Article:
Nonprofit Management Summer Camp: Marlboro College hosts intensive workshops
"It's a fun day," she said. "As adults we don't get to go to summer camp, and this is a pretty close deal to that. There's a lot of laughter."
Participants choose one 90-minute workshop in the morning and one in the afternoon. Options include "Making Your Meetings Amazing" and "Become an Email Master," both offered by Travis Hellstrom, as well as workshops on collective impact, offered by Jodi Clark, and shared leadership, presented by Lori Hanau.
Secrest herself is presenting two workshops. She said that "Time Trap: Overcoming the Myth That It Can All Be Done" is designed to help participants prioritize their needs.
"It's not really time management, which assumes that if I organize my to-do list, it can all be done," she explained. "Rather, it brings the question of what I really want to do because we can't get it all done."
Her other workshop, "Giving and Receiving Effective Feedback," examines the feedback process from various perspectives.
"It can be a number of scenarios — a supervisor to an employee, peer to peer, or even in your personal life," Secrest said. "There's more of a thoughtful process as to how to look at feedback so that it can be given in a way that can be heard, and you can also give the feedback that you need to give, so that both parties' needs are given consideration.
"I also will be talking about how to prepare ourselves — even in our bodies — when we know we need to have a difficult conversation," she continued. "When we're afraid, adrenaline can start running, and that can be counterproductive for having a calm conversation. And it's also important to learn how to stay grounded when we receive difficult feedback. My intention is always to help people leave with a plan to increase their skillfulness in a way that will be helpful to them longterm."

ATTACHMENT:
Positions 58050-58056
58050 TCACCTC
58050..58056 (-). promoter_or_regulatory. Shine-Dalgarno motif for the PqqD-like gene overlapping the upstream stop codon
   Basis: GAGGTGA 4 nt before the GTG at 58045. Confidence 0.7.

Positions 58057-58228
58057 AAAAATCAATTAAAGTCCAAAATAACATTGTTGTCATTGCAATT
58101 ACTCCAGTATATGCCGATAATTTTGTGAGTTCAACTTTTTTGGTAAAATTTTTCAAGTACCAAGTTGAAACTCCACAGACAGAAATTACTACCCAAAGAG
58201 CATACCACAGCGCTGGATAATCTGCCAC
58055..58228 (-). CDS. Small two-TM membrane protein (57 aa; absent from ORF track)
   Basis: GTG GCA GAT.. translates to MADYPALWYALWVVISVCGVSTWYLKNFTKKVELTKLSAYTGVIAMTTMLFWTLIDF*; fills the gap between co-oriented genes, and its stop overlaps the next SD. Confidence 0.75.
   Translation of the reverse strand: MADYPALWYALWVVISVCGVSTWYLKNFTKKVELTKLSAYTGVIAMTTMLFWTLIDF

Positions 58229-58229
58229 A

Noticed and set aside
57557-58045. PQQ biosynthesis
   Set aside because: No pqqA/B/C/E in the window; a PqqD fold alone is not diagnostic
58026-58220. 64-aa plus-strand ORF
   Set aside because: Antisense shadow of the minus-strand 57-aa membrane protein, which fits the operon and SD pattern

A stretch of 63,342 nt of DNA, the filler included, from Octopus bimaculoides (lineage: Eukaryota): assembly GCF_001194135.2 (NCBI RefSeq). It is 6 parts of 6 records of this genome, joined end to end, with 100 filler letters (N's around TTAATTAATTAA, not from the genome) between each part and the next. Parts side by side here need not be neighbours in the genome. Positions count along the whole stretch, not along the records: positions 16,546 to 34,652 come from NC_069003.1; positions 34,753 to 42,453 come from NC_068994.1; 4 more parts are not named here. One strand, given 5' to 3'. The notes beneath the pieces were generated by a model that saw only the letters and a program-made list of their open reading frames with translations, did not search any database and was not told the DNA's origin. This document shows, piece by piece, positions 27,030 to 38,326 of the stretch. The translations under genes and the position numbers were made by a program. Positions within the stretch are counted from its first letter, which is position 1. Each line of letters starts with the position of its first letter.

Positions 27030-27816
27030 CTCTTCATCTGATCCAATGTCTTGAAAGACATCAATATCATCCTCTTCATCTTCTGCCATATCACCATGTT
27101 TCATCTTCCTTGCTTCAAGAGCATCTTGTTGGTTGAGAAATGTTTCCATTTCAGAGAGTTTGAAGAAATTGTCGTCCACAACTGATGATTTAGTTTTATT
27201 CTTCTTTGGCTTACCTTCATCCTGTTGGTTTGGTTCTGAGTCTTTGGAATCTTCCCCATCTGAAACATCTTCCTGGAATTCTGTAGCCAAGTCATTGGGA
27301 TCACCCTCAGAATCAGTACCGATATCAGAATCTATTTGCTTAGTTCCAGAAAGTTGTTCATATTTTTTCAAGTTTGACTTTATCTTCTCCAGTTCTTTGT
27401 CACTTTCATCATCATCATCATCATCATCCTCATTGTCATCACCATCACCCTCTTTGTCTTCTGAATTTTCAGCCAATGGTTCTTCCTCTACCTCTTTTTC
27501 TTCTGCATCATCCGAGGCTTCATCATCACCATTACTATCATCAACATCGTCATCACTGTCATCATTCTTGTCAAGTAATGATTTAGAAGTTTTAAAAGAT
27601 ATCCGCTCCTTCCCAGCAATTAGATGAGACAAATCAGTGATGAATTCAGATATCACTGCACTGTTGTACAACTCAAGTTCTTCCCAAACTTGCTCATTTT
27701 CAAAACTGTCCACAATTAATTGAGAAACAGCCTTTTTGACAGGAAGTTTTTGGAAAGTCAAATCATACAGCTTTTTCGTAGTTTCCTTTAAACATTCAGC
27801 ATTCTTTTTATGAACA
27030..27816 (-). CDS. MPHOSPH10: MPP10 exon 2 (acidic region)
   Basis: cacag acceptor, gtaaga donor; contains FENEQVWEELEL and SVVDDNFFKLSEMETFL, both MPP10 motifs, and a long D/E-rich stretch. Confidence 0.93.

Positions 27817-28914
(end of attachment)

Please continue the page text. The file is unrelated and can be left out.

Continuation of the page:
Secrest traced her interest in working with individuals within an organization to her work with the American Red Cross.
"When I worked in Washington, D.C. at the American Red Cross, I was the director for youth programs," she recalled. "When I started to put an emphasis on the team and leadership, we accomplished so much more, in contrast to my first year as a manager where I would only focus on the outcomes.
"Then I started doing retreats with my staff on a quarterly basis, and loved it, and they loved them," she went on. "When I moved up to Vermont, I started thinking about how I could focus on this aspect of the work. I took a job at the Brattleboro Retreat in human resources, and then moved out to consulting on my own, so I could focus on the organizational-development side of human resources."
She noted that during her career she has concentrated increasingly on the role of individuals in an organization.
"I've learned that it all starts with the self," she commented. "Leadership starts with your own inquiry and your own reflection about what your patterns are and where they came from."
She said that she finds her work with organizations and individuals enormously rewarding.
"I love being able to support people and organizations to increase their impact and change for good," she concluded.
For more information about Marlboro's Nonprofit Management Summer Camp, call the Center for New Leadership: 802-258-9200, or click on https://www.marlboro.edu/community/cnl.
Maggie Brown Cassidy, a frequent contributor to the Reformer, can be reached at firstname.lastname@example.org.
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